If you or a loved one has been charged with forgery, our attorneys are here to help you. Forgery in the state of Arizona is considered a felony and it is a very serious offense. Fortunately, it is categorized as a non-dangerous crime and because of this, prosecutors have quite a bit more flexibility when it comes to negotiating plea agreements.
With that being said, if the accused has prior felony convictions, forgery is the type of charge that can send someone to prison for several years.
In order for an individual to be convicted of forgery, the prosecutor must prove two things to the jury. First they must establish that the defendant or the accused was either in possession of, or made a forged “instrument.”
In other words an ‘instrument’ is just a fancy term for a document, form or identification. In order to be charged with forgery an individual has to either make the “instrument” or be in possession of it. But, that element by itself is not enough. That individual must also have the intent to defraud another person. For example, if an individual scribbles out a fake IOU to another person for a large amount of money, it is not necessarily a crime if it is done a joke and there was never any intent to defraud the other person. Prosecutors must prove that the creation or alteration of the “instrument” was done to defraud another individual.
This crime is classified as a class 4 felony and it carries with it a maximum penalty of almost four years in prison for the first offense. Here at Alcock and Associates our team has had the honor of representing and winning many forgery cases throughout the years in the state of Arizona. We comprehend what it takes to win a forgery case and know how to best present your defense in order to obtain the best result for you. When you hire our attorneys here at Alcock and Associates you can have peace of mind knowing we know exactly how to get started on defending your case.
Below we have provided the forgery statute or law in Arizona:
A. A person commits forgery if, with intent to defraud, the person:
Falsely makes, completes or alters a written instrument; or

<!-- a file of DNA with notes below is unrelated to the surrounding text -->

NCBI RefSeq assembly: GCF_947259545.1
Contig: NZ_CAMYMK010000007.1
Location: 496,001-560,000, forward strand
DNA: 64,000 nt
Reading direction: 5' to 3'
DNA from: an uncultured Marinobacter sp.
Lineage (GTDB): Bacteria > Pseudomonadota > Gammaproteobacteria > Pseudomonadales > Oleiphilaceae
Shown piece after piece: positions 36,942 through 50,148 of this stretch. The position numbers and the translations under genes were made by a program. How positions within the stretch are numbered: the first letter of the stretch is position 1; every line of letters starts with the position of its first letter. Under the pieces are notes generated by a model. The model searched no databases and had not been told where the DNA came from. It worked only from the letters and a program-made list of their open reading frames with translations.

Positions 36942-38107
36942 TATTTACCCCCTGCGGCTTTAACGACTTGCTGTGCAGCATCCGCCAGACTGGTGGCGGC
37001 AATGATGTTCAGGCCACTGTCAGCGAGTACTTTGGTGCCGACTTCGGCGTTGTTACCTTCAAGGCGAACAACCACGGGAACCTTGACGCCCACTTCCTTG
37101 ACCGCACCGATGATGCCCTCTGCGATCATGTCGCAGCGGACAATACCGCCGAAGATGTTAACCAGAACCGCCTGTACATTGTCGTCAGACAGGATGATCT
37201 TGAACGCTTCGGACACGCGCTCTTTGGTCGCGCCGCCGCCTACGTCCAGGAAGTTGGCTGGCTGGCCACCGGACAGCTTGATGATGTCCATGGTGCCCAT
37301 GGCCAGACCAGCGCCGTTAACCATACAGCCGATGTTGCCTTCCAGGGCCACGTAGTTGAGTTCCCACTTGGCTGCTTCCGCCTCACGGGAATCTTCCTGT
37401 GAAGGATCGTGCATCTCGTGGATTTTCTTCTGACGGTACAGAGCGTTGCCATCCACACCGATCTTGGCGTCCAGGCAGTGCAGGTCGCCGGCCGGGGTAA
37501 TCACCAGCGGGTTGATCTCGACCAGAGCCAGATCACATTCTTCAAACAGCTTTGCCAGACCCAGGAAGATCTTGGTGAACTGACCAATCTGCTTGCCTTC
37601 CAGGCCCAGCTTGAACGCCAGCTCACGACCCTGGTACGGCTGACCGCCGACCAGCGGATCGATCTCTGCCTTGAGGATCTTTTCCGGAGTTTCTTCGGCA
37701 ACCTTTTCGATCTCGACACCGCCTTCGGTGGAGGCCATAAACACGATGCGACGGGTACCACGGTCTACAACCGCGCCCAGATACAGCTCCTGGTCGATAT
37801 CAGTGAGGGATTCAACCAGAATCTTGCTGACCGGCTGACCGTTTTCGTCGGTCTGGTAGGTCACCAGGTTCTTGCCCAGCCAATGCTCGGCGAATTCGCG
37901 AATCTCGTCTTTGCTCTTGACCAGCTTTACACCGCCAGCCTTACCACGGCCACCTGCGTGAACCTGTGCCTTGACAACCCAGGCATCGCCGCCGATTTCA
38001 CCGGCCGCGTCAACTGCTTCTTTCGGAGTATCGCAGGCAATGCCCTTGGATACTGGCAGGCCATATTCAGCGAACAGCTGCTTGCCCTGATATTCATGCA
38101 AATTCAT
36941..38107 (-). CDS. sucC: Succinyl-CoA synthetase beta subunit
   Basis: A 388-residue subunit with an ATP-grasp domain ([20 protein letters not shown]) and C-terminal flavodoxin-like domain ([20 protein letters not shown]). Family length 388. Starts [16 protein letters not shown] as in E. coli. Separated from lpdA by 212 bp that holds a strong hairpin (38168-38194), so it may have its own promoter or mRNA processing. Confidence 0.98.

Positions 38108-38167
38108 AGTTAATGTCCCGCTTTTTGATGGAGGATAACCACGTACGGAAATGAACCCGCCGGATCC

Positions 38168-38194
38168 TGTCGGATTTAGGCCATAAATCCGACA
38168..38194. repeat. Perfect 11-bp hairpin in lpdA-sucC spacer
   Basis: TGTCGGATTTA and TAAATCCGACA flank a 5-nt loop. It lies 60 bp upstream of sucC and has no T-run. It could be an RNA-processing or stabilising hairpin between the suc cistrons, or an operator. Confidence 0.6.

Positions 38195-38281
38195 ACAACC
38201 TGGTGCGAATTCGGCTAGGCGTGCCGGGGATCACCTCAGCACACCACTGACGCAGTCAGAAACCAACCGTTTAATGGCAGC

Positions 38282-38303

Knowingly possesses a forged instrument; or
Offers or presents, whether accepted or not, a forged instrument or one that contains false information.
B. The possession of five or more forged instruments may give rise to an inference that the instruments are possessed with an intent to defraud.
C. Forgery is a class 4 felony, except that if the forged instrument is used in connection with the purchase, lease or renting of a dwelling that is used as a drop house, it is a class 3 felony. For the purposes of this subsection, “drop house” means property that is used to facilitate smuggling pursuant to section 13-2319.
Forgery and fraud are common white collar criminal charges which call for the experienced advocacy of a criminal defense attorney who has handled similar cases. Forgery in Arizona involves the alteration of any written instrument.
Typically these cases included the alteration of checks, contracts or other documents of such nature. While in the state of Arizona forgery is considered a class 4 felony, it is very uncommon for a first time forgery conviction to result in long prison sentences. Usually probation is available for the individual found guilty. But, Jail time may be imposed as a condition of probation, however.
Please contact one of our criminal defense lawyers to examine the specific details of your case.
Here at Alcock and Associates our team and staff are dedicated to helping and representing YOU. The first step is to understand your case. We will take the time to get to know you and your legal situation so that we are best able to answer all of your questions. After your initial consultation with our attorneys, you will know what you are facing and what can happen to your case.
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Alcock & Associates P.C.
2 North Central Avenue, 26th Floor
Phoenix AZ 85004